Essays and Novels
Visit the Phil Ochs Home Page
This is my old friend Phil Ochs. When I wrote this piece, Phil had been dead for more than twenty years. That's how long it took for me to write something in his memory. This is one of my most popular essays, so I'm posting it first. The piece was featured in the Minnesota Mensa magazine. It was nominated by the national Mensa organization as one of seven finalists for the best essay of the year. The final selection was made in July, 1997 and it wasn't me, but I'm still proud to have been nominated. I'd be honored if you would read "An Obituary for a Friend, Twenty Years Late."
Major Newspaper Essays
I must admit, it's fun to see my own byline in a major newspaper. Over the past few years, I've had some considerable success with several major markets. The following essays (sometimes called OpEd pieces) all appeared under my own byline. I've also been responsible for ghost-writing several more, but, as I said earlier, that's not for discussion in a public forum. Since editors tend to edit (that's their job), each time an article appears it does so with slight differences. To keep things simple, I've reproduced the copy just as originally written. I hope you enjoy them.
A Small Piece of Common Ground appeared in the CHICAGO TRIBUNE, the BALTIMORE SUN, the ST. PETERSBURG TIMES and the WESTCHESTER GANNETT Newspapers.
A Taxing Experience had its premier publication in the WESTCHESTER GANNETT Newspapers and NEW YORK NEWSDAY. The piece was gained a second life when it was reprinted in the CLEVELAND PLAIN-DEALER and third one with an appearance in the CHRISTIAN SCIENCE MONITOR on April 15, 1999.
Cultural Conspiracy and In the Presence of Power are two essays that were published by the CHICAGO TRIBUNE.
Someone to Watch Over Me was published in the ST. PAUL PIONEER PRESS following a health crisis at one of Minnesota's most delicious industries.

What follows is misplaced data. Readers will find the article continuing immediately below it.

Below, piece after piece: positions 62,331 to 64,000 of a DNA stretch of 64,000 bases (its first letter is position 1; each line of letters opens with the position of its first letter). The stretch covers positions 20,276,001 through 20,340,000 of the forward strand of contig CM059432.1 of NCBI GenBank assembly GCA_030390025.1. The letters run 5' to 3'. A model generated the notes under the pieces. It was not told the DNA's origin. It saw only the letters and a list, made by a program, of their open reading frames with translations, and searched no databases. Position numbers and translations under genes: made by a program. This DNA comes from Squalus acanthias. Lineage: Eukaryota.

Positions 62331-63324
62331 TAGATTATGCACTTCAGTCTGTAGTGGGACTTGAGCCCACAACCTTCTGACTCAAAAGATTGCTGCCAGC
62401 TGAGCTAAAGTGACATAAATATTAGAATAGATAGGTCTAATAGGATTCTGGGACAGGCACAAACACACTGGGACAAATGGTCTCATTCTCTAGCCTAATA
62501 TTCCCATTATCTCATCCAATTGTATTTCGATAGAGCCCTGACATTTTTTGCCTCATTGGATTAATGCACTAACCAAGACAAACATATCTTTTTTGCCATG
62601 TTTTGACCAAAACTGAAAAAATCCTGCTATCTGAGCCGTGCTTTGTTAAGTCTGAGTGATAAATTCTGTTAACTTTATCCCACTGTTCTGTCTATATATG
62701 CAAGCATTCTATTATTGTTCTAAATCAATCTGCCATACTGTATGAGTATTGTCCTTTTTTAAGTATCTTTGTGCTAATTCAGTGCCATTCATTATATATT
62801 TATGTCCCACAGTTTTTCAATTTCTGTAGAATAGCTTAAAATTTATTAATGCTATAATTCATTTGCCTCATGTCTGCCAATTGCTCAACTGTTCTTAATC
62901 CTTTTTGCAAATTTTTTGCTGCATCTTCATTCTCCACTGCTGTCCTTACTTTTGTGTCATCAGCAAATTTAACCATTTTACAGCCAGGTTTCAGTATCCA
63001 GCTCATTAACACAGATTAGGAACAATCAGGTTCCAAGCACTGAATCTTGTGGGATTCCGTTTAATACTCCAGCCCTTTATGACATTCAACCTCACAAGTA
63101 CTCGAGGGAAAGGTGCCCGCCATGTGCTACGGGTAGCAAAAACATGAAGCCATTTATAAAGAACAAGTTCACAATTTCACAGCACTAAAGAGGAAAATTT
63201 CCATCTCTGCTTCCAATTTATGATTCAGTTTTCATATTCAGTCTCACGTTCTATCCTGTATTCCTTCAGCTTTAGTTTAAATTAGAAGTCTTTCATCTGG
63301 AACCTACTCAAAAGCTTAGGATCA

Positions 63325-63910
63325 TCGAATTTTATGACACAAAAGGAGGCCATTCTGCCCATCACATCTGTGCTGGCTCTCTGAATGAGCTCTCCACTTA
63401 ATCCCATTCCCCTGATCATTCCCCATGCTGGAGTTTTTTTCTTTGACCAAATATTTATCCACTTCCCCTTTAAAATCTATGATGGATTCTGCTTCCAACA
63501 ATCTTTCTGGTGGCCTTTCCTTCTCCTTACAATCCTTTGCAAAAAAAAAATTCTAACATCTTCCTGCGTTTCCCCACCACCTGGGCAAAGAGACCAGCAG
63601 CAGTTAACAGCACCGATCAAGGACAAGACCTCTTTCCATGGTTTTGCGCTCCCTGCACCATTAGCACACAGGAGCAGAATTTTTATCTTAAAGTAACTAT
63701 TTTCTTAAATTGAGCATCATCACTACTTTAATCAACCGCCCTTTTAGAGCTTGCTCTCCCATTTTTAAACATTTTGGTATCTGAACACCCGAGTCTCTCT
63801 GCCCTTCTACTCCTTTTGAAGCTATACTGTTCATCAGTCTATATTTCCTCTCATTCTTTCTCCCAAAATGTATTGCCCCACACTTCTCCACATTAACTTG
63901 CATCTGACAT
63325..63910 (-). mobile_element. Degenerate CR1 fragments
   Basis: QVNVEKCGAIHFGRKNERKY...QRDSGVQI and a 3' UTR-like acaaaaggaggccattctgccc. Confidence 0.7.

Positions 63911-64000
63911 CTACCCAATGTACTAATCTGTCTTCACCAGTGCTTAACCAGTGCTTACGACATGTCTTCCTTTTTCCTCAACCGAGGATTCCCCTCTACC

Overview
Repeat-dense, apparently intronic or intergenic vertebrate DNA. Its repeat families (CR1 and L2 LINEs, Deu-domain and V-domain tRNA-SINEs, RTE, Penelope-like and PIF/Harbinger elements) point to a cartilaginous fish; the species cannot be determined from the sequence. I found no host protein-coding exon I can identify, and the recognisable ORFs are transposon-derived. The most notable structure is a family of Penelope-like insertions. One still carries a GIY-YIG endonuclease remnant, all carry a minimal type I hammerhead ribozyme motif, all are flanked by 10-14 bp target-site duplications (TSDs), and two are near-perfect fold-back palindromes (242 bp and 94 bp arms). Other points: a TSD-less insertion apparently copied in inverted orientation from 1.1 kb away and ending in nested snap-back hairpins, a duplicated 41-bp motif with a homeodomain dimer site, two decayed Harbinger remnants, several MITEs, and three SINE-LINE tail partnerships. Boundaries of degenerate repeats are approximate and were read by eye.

Bosket's Law is the pride of my "major newspaper" pieces because it appeared in the great white father of newspapers, THE NEW YORK TIMES.
Getting By With A Little Help
From My Friends --
As strange as it may seem, sometimes the major newspapers don't want to publish my essays. But I've got two hometown journals who are always willing to put my words into print. I want to give a special thanks to my friend Chuck Hunt who used to own the Tyler Tribute, a wonderful weekly newspaper, and to the staff at the Marshall Independent, the area's premier daily publication. I used both of these print forums when I lived in Tyler, MN before moving to Sioux Falls. I am also fortunate to have a great working relationship with the Sioux Falls Argus Leader. Without the help of these newspapers, some of my stuff would only appear in off-beat literary journals (ok, maybe not so literary). These pieces appeared in those off-beat journals and on the pages of the Tribute and the Independent. The material printed in the Argus is pretty much exclusive to them due to the nature of the topics. By the way, the Tribute and the Independent have also published most of the stuff that was accepted by the big boys as well. I wouldn't want to you think that I only send them the rejects.
A Few More Reading Selections
The Argus Leader, (Sioux Falls) Series
The Novels - Life's Work Unpublished? No, Not Quite!
What writer does not want to publish a novel? Over the years I've done three and each one has gotten better. And the time between them has shortened. But I did find a publisher for one, A Little Lower Than the Angels is now available on Dead End Street, Ltd, both as an electronic book and as a paperback.
I used to have an agent, Aleta Daley, who really believed in my work but she got married and moved to Hungry. I doubt if she did that only because of my writing. All kidding aside (and to me this is a deadly serious topic), these books are already better than most of what's on the market, and I know how to sell them. So if you are a publisher or an agent, read the linked proposal letters. They tell you about the book and how I can help you sell it. We can make money together.
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